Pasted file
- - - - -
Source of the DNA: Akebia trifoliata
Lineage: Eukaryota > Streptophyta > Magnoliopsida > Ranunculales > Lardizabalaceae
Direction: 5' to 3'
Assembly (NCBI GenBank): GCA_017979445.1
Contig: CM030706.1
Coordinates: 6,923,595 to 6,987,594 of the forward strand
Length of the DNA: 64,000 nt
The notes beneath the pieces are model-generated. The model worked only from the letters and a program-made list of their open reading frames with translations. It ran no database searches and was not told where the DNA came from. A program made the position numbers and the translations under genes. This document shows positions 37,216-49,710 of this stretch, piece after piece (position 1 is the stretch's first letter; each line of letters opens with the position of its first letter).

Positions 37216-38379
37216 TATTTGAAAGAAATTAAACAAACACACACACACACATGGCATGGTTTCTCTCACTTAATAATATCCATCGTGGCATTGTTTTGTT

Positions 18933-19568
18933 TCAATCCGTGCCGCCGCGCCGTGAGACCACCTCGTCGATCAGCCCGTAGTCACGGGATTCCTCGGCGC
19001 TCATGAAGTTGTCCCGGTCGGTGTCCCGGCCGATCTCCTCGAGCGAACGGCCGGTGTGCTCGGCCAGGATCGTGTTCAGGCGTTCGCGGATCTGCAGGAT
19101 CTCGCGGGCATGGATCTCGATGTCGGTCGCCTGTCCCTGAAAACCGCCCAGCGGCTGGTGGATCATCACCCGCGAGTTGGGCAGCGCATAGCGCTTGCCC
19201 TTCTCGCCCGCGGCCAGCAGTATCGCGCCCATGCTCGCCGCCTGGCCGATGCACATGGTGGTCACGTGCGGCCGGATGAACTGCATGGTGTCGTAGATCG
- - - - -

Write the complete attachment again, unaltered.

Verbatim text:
Source of the DNA: Akebia trifoliata
Lineage: Eukaryota > Streptophyta > Magnoliopsida > Ranunculales > Lardizabalaceae
Direction: 5' to 3'
Assembly (NCBI GenBank): GCA_017979445.1
Contig: CM030706.1
Coordinates: 6,923,595 to 6,987,594 of the forward strand
Length of the DNA: 64,000 nt
The notes beneath the pieces are model-generated. The model worked only from the letters and a program-made list of their open reading frames with translations. It ran no database searches and was not told where the DNA came from. A program made the position numbers and the translations under genes. This document shows positions 37,216-49,710 of this stretch, piece after piece (position 1 is the stretch's first letter; each line of letters opens with the position of its first letter).

Positions 37216-38379
37216 TATTTGAAAGAAATTAAACAAACACACACACACACATGGCATGGTTTCTCTCACTTAATAATATCCATCGTGGCATTGTTTTGTT

Positions 18933-19568
18933 TCAATCCGTGCCGCCGCGCCGTGAGACCACCTCGTCGATCAGCCCGTAGTCACGGGATTCCTCGGCGC
19001 TCATGAAGTTGTCCCGGTCGGTGTCCCGGCCGATCTCCTCGAGCGAACGGCCGGTGTGCTCGGCCAGGATCGTGTTCAGGCGTTCGCGGATCTGCAGGAT
19101 CTCGCGGGCATGGATCTCGATGTCGGTCGCCTGTCCCTGAAAACCGCCCAGCGGCTGGTGGATCATCACCCGCGAGTTGGGCAGCGCATAGCGCTTGCCC
19201 TTCTCGCCCGCGGCCAGCAGTATCGCGCCCATGCTCGCCGCCTGGCCGATGCACATGGTGGTCACGTGCGGCCGGATGAACTGCATGGTGTCGTAGATCG